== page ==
Dogs Sniff Out Virus In Small Study
Scientists train dogs to sniff out the coronavirus. (But to what end?) Other news stories summarizes new research on COVID-19 and its prevention as well as reports on Alzheimer's and gene therapy research.
Pilot Study Evaluates Use Of Dogs For SARS-CoV-2 Detection
A small pilot study suggests trained scent-detection dogs have the potential to be used for mass detection of people infected with SARS-CoV-2, the virus that causes COVID-19, German researchers reported yesterday in BMC Infectious Diseases. In the study, eight dogs were trained for 1 week to detect SARS-CoV-2 from saliva or tracheobronchial secretions of patients infected with the virus. During the training, dogs were presented with positive and negative samples (confirmed by RT-PCR tests) using a device with seven scent holes with tubes leading to metal containers that held the samples. Only one hole had a container with a positive sample, and the other six had containers with control samples. After a week, the researchers conducted a double-blind, randomized controlled trial. (7/24)
The New York Times:
Your Coronavirus Antibodies Are Disappearing. Should You Care?
Your blood carries the memory of every pathogen you’ve ever encountered. If you’ve been infected with the coronavirus, your body most likely remembers that, too. Antibodies are the legacy of that encounter. Why, then, have so many people stricken by the virus discovered that they don’t seem to have antibodies? Blame the tests. (Mandavilli, 7/26)
CDC: Even Mild Coronavirus Symptoms Can Persist For Weeks
COVID-19 can result in prolonged illness even in people with mild symptoms, including young adults, according to a new analysis released Friday by the Centers for Disease Control and Prevention (CDC). It has been known that people severely ill after contracting COVID-19 can stay sick for several weeks. But less has been known about the effects of the disease on people with milder symptoms who don’t require hospitalization. (Hellmann, 7/24)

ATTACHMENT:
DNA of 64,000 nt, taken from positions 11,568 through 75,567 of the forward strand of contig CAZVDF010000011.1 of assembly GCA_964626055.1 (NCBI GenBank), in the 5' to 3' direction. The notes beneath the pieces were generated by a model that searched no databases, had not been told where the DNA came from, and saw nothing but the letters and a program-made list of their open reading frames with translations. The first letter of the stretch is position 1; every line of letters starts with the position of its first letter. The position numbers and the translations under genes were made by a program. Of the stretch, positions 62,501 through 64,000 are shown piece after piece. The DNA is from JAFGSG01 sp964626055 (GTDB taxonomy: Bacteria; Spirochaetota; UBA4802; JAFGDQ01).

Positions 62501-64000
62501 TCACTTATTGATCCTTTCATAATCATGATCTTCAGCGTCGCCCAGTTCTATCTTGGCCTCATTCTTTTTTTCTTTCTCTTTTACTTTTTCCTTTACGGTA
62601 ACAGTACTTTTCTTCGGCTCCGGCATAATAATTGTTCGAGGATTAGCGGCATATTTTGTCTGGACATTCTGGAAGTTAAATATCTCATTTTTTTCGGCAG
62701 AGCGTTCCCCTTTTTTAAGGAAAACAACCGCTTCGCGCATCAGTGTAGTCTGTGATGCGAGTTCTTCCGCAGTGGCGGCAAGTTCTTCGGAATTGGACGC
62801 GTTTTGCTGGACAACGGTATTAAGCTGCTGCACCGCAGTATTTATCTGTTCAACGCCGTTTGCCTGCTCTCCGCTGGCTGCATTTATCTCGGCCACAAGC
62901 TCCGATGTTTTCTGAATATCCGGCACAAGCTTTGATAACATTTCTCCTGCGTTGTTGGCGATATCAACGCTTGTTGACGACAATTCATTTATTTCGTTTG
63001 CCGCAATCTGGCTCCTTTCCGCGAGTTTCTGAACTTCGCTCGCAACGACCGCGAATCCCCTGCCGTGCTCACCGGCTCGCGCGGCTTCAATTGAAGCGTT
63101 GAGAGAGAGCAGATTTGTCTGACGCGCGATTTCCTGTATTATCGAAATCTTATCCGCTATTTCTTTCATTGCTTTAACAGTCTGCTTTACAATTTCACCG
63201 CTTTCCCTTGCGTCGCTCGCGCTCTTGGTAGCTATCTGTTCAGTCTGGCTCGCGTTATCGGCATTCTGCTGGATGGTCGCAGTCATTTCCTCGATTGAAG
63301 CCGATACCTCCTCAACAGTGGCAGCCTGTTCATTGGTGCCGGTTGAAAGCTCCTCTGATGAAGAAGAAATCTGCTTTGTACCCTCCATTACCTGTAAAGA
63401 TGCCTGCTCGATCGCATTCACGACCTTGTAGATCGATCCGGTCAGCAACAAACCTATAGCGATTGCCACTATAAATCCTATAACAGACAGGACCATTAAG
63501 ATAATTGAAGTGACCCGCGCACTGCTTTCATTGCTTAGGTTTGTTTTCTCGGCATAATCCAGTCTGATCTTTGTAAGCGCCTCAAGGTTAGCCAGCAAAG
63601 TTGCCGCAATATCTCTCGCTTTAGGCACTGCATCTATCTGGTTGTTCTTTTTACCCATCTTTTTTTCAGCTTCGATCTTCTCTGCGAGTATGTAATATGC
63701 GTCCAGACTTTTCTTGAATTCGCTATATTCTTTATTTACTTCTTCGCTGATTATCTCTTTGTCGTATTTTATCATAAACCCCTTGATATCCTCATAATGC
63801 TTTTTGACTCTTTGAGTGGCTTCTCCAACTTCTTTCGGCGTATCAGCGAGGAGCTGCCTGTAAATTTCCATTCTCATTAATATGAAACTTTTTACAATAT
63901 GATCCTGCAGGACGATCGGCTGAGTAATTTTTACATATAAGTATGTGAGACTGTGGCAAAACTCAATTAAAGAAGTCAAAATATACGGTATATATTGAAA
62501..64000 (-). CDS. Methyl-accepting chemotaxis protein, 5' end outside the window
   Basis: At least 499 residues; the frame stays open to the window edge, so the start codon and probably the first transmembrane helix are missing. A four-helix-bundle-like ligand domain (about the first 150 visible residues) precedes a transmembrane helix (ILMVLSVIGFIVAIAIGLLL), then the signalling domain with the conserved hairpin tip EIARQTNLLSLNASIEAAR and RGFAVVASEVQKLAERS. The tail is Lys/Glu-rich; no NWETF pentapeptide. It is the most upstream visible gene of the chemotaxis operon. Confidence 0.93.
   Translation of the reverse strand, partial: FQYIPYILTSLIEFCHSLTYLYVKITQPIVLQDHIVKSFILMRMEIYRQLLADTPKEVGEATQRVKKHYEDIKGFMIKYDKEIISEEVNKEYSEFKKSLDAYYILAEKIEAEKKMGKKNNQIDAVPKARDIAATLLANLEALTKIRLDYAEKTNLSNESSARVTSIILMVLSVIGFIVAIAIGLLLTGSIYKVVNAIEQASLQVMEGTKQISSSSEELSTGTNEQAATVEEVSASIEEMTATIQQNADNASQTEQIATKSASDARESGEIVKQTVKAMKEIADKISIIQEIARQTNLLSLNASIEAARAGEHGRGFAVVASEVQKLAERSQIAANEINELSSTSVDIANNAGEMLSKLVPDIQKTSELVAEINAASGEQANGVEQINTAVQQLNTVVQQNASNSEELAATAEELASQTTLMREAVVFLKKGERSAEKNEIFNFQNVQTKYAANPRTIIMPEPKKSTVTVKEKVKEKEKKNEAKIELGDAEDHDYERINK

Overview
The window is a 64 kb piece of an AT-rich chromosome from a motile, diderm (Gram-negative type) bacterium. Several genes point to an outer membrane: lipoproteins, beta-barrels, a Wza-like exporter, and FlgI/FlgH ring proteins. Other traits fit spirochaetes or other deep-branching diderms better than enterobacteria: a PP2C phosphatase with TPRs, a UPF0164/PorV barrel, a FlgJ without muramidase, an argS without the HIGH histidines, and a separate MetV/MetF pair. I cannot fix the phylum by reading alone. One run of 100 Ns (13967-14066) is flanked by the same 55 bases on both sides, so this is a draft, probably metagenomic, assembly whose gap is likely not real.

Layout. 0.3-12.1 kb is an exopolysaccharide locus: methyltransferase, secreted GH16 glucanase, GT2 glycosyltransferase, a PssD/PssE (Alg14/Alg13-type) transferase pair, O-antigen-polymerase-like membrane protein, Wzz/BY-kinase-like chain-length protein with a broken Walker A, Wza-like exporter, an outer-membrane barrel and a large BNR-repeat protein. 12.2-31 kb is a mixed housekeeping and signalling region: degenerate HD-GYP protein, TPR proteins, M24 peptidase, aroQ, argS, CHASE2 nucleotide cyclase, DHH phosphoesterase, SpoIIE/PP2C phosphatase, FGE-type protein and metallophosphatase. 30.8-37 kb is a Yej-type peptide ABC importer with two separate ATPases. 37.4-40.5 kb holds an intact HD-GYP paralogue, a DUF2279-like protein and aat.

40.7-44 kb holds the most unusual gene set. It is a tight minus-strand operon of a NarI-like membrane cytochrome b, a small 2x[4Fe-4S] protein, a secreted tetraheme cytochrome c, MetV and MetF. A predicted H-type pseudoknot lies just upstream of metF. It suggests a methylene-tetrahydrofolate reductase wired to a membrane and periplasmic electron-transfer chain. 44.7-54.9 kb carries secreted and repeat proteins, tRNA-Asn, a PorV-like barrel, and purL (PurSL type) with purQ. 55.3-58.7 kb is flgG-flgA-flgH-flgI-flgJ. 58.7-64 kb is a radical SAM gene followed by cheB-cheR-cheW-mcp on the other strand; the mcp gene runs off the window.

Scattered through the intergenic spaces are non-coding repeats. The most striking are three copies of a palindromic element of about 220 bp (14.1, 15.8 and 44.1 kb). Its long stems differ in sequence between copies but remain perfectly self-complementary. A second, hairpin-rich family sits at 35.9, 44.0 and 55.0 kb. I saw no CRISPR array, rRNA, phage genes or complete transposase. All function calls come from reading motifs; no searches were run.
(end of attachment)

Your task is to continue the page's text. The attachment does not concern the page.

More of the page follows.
Study Finds No Transmission Of COVID-19 From Moms To Newborns
A study yesterday in The Lancet Child & Adolescent Health found no evidence of COVID-19 transmission between 120 babies born to mothers with COVID-19, even after 2 weeks of breastfeeding with appropriate hygiene precautions. The findings led the American Academy of Pediatrics (AAP) to change its guidance on infants and COVID-19–positive mothers. The guidelines now recommend that newborns "room-in" with infected others after delivery if proper hygiene precautions are taken, including wearing a mask when appropriate and practicing hand hygiene. (7/24)
Could A Century-Old Technology Zap Coronavirus In Schools And Offices?
One approach to battling such airborne-spread of coronavirus that’s capturing attention is a century-old technology, known as germicidal ultraviolet air disinfection, or GUV, that zaps harmful airborne germs. In modern use, the lights are tucked inside air conditioning systems or mounted high above people’s heads near ceiling fans that draw the air up so the lights can disarm the germs. (Lazar, 7/26)
In other news —
Flu And Pneumonia Vaccines May Reduce Risk For Alzheimer's, Studies Find
It turns out that flu and pneumonia shots may be good for more than what their names suggest. Not only does getting a shot reduce your chances of coming down with a nasty infection, but getting vaccinated may also reduce your risk of developing Alzheimer's disease in the future, according to two separate abstracts presented at the Alzheimer's Association International Conference on Monday. (Kane and LaMotte, 7/27)
Could A Flu Shot Reduce Your Alzheimer's Risk?
For years, public health officials have been trying to dispel the myth that people who get a flu shot are more likely to get Alzheimer's disease. They are not. And now there is evidence that vaccines that protect against the flu and pneumonia may actually protect people from Alzheimer's, too. The evidence comes from two studies presented Monday at this year's Alzheimer's Association International Conference, which is being held as a virtual event. (Hamilton, 7/27)
Gene Therapy Sees Encouraging Success In Child With Duchenne Muscular Dystrophy
This is the story of a fatal genetic disease, a tenacious scientist and a family that never lost hope. Conner Curran was 4 years old when he was diagnosed with Duchenne Muscular Dystrophy, a genetic disease that causes muscles to waste away. Conner's mother, Jessica Curran, remembers some advice she got from the doctor who made that 2015 diagnosis: "Take your son home, love him, take him on trips while he's walking, give him a good life and enjoy him because there are really not many options right now." (Hamilton, 7/27)
Covid-19 Surge Helps AI Researchers Amass Lung Scans
At first, the images of lungs infected by the novel coronavirus were hard to come by. It was early in the pandemic, and Joseph Paul Cohen, a researcher at the University of Montreal, was trying to stockpile radiology scans to train an artificial intelligence model to recognize warning signs of severe illness. With so few images available, the work was next to impossible. But in recent weeks, the resurgence of Covid-19 in the U.S. and other hotspots has solved that problem, allowing him to amass hundreds of lung scans from clinical reports published around the world. (Ross, 7/27)